“People don’t leave jobs; they leave managers.”
“I quit.” It’s what a record-breaking 4,478,000 workers told their employers in August 2019. The reasons for quitting varied from compensation to lack of engagement, but one in two employees left their job to get away from their manager.
At one point in our life, we’ve all worked under a superior that could make or break our day. When it comes to sales leadership, there’s a big different between being a boss and a leader. Which one are you?
The Difference Between a Boss and a Leader
In order to make things happen in sales, a new skill of sales leadership is required. Sales leadership is quickly beginning to be recognized as one of the attributes that can turn average organizations into high-performing ones. While sales leaders still focus on numbers and statistics, their priority is now to be mindful of what drives their people, to ensure they feel inspired and empowered for optimal performance.
Check out these differences to get a better understanding of your current leadership status.
- A boss drives a team; a leader coaches them
- A boss stimulates fear; a leader generates enthusiasm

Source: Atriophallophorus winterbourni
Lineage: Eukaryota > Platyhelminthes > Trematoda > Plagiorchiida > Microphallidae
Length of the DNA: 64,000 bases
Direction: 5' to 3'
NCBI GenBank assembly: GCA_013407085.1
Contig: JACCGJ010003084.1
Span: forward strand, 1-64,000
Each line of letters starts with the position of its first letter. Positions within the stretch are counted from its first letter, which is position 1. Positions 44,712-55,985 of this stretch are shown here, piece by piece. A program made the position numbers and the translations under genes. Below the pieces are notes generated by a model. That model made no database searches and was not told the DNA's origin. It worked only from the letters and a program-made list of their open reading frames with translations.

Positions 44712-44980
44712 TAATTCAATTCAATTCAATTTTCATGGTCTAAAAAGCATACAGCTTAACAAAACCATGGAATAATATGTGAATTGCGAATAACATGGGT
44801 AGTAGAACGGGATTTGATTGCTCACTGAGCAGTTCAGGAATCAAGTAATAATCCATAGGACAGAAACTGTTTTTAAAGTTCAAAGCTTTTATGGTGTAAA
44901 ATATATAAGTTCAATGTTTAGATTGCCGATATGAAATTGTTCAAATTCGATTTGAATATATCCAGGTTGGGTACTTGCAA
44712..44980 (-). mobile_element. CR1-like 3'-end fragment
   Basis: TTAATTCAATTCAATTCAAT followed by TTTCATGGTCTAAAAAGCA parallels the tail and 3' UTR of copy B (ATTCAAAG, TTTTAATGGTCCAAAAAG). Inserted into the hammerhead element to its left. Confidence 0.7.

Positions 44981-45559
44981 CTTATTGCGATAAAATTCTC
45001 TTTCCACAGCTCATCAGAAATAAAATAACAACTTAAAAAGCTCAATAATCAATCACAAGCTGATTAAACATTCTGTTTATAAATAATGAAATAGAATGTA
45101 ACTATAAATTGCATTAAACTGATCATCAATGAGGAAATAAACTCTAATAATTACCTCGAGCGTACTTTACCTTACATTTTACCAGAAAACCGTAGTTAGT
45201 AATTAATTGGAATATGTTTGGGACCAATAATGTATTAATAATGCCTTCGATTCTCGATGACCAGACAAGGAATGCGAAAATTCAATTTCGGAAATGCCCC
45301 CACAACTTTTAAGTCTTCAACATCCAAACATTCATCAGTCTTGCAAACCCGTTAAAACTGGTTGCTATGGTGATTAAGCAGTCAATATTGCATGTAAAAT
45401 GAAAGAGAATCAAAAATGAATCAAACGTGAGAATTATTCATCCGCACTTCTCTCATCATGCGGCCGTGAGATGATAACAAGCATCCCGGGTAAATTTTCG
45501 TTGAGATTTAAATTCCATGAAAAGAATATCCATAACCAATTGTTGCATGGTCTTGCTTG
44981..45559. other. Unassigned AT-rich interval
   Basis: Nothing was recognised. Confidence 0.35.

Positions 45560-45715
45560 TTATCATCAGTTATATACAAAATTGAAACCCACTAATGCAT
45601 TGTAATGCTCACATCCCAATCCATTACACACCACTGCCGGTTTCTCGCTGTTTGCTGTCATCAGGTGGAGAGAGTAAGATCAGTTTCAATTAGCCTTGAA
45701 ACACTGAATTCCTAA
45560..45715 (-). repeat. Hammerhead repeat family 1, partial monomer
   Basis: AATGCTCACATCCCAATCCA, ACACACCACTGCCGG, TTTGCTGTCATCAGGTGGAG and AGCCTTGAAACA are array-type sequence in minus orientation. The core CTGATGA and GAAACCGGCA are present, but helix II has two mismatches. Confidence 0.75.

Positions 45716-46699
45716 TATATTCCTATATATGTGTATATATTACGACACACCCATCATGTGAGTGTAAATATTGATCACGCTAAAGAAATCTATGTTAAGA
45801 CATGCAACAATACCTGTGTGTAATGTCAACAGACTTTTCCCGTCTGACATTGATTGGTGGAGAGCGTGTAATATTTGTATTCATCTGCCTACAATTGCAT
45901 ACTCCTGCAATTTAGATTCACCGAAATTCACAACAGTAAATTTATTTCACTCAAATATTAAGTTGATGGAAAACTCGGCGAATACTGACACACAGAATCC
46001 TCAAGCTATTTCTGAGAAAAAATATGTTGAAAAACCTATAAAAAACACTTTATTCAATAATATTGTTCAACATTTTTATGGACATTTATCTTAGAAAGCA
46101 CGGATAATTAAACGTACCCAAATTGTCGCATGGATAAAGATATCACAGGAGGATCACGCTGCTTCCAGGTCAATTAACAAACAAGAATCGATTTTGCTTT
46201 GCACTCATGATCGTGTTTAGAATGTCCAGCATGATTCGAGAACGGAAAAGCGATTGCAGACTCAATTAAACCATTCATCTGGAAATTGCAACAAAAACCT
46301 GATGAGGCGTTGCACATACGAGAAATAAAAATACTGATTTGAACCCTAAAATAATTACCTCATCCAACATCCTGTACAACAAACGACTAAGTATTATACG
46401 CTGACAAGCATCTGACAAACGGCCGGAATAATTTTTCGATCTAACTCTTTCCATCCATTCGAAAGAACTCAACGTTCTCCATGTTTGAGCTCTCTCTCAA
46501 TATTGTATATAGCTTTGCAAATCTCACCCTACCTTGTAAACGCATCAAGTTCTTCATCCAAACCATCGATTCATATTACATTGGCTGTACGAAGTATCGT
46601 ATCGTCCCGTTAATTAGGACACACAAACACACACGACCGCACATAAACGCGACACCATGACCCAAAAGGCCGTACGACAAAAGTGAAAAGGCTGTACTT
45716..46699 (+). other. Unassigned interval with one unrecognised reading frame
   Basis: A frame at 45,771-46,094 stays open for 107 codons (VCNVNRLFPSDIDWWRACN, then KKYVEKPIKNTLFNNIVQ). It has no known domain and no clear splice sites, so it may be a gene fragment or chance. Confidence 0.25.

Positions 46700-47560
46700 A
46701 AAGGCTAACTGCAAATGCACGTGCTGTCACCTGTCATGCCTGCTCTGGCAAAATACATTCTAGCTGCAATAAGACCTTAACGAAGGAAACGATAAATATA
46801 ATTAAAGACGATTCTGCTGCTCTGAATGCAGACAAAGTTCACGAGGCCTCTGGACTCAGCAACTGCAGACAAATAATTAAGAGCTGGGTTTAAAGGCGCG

- A boss says, “I;” a leader says, “we”
- A boss places blame; a leader fixes
- A boss gives answers; a leader seeks solutions
- A boss takes credit; a leader gives credit
How Can I Become a Great Sales Leader?
Highly effective sales leaders stop putting work ahead of their sales team. An article published in Harvard Business Review states, “Leadership refers to an individual’s ability to influence, motivate, and enable others to contribute toward organizational success. Influence and inspiration separate leaders from managers, not power and control.”
Many sales managers spend too much time in reactive mode. They rush to put out the next big fire and ignore the disconnect around them. Being a proactive leader requires taking a step back from the day-to-day operation to work on the business and its people as opposed to working in the business. The business will not improve and flourish unless new ideas evolve, and people grow.
Are you asking questions and listening more? Are you facilitating rather than dictating? Most importantly, are you supporting, encouraging, and inspiring rather than judging and intimidating? If you answered yes to these questions, congratulations! You’re a leader — not just a boss.